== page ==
Katherine MacLean, PhD
Abstract: An increasingly large body of scientific evidence indicates that various types of mental training can improve cognitive performance, psychological well-being and brain function. In particular, meditation techniques drawn from the Buddhist tradition have proven effective for cultivating a calm mind, open heart and healthy body. The re-packaging of ancient Buddhist practices into a suite of modern therapeutic tools is one of the great success stories of so-called complementary and alternative medicine. What, then, can Buddhist meditation teach us about psychedelic science? While evidence is accumulating that psychedelic compounds can promote long-term improvements in behaviors, attitudes and well-being, there remain obstacles to the acceptance of psychedelics as modern medicine. In this talk, I will review and compare data from previous longitudinal studies of meditation and psilocybin, present preliminary findings from ongoing research examining the effects of psilocybin in long-term meditation practitioners, and discuss future directions for the use psychedelics and meditation to promote optimal health and well-being.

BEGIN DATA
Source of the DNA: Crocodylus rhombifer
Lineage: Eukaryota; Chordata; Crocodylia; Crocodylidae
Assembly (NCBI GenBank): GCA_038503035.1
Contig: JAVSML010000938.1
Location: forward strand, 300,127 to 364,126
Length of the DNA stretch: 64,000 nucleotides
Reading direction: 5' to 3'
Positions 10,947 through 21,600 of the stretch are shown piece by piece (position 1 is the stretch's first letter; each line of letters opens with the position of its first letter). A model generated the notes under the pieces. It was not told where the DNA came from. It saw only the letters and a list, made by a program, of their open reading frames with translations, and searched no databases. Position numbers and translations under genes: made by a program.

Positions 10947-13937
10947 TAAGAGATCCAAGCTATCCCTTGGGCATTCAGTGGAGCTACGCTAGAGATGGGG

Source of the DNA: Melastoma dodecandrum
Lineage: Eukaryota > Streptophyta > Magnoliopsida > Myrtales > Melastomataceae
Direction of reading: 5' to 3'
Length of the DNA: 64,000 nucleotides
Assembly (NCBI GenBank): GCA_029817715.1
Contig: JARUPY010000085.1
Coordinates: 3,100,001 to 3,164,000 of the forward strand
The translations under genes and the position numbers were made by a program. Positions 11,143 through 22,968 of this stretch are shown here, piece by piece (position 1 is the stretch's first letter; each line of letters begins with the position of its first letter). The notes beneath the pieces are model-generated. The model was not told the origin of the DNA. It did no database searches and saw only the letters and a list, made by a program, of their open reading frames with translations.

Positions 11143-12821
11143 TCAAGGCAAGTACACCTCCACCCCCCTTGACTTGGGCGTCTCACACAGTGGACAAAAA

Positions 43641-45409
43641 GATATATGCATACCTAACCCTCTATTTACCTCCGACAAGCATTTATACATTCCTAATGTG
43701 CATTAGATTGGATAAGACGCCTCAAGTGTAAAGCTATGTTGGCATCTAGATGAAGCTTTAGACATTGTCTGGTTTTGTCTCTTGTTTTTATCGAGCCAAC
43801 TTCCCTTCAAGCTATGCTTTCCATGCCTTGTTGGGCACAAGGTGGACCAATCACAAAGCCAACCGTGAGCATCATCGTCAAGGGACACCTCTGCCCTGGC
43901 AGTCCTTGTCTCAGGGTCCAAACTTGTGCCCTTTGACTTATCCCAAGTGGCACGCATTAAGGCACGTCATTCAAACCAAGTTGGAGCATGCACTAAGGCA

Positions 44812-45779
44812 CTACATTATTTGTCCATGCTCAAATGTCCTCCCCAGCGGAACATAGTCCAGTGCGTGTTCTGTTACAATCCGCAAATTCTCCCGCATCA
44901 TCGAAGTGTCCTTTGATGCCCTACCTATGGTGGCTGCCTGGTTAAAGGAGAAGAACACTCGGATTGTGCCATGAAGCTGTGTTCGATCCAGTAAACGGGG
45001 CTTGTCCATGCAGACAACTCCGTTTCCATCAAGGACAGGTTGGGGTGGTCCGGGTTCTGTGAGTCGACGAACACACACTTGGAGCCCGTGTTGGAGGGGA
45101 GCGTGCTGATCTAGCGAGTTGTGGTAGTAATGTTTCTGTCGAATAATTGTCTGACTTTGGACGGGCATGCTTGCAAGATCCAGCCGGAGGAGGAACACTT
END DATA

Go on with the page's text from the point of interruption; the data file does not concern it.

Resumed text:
Katherine MacLean, PhD, is an Instructor in the Department of Psychiatry and Behavioral Sciences at Johns Hopkins University School of Medicine, where she conducts research on psilocybin and meditation. As a graduate student at the University of California, Davis, Katherine was supported by a National Science Foundation research fellowship to study changes in behavior and brain function during three months of intensive meditation training. After obtaining her PhD in psychology in 2009, she joined the Behavioral Pharmacology Research Unit at Johns Hopkins as a postdoctoral research fellow. Since 2009, Katherine has trained with Roland Griffiths, Matthew Johnson, Bill Richards, and Mary Cosimano on studies of psilocybin and other hallucinogens (Salvia divinorum) and has guided nearly 40 psilocybin sessions. She is currently investigating the intersection between psilocybin and meditation, including potential brain mechanisms and therapeutic applications. Outside of research, Katherine practices daily meditation, occasional handstands, and perpetual astonishment.
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